Jane Austen carefully establishes equality between the two characters but not always similarity. Their positive qualities largely complement each other.
One quality they share in equal amounts is (unsurprisingly) pride. In Lizzie's case, she has a strong ego and is defensive about her family's position and reputation, not just their limited means. Lizzie would like to indulge her own interests in books as well as socializing, and is proud of her own learning and intelligence. This aspect of her pride sometimes causes her to seem cruel or at least thoughtless, as for example concerning Charlotte's marriage.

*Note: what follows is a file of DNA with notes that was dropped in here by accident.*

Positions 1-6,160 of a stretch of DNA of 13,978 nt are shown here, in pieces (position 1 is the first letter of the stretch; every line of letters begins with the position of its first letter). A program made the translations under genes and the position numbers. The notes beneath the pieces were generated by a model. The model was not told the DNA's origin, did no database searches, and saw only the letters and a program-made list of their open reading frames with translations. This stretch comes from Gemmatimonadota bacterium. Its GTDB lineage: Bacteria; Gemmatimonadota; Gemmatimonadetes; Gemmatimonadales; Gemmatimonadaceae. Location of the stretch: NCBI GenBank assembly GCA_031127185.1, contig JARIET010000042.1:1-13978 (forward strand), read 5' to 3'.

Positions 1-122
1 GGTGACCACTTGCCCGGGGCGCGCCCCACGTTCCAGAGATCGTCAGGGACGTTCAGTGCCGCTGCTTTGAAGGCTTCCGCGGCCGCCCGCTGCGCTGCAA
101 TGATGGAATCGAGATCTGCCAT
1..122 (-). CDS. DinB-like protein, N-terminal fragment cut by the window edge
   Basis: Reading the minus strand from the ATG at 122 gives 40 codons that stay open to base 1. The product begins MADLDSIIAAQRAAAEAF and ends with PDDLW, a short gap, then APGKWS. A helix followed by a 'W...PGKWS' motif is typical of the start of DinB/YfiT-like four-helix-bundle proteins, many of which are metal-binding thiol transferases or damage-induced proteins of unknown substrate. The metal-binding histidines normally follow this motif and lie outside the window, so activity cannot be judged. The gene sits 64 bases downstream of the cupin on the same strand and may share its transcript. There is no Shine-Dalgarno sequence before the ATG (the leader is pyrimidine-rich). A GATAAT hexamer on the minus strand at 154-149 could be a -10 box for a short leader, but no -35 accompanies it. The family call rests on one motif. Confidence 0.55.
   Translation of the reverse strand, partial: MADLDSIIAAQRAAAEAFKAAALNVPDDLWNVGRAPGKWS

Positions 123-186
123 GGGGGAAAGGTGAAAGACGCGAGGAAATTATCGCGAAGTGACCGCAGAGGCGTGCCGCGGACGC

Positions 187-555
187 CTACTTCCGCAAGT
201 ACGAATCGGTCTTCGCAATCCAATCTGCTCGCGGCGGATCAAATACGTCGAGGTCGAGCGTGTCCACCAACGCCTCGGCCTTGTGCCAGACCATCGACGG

Darcy's pride stems from his social position, as he tends to place credence in rank. More than that, however, he has confidence in his own qualities as a leader and protector. While this confidence seems over-inflated, we later learn how he won it through his efforts to care for his little sister, including rescuing her from Wickham.
Another important area of equality is intelligence. Their initial encounter features clever banter, showing their verbal abilities are well matched. It takes longer for them to realize that each other's brain power goes deeper and that both are similarly serious people, as Lizzie in particular enjoys joking around. The ways each person grows are different, but Austen shows each as maturing in a way consistent with their nature, as well as growing toward each other, thereby helping the reader believe they will remain well-matched partners throughout their marriage.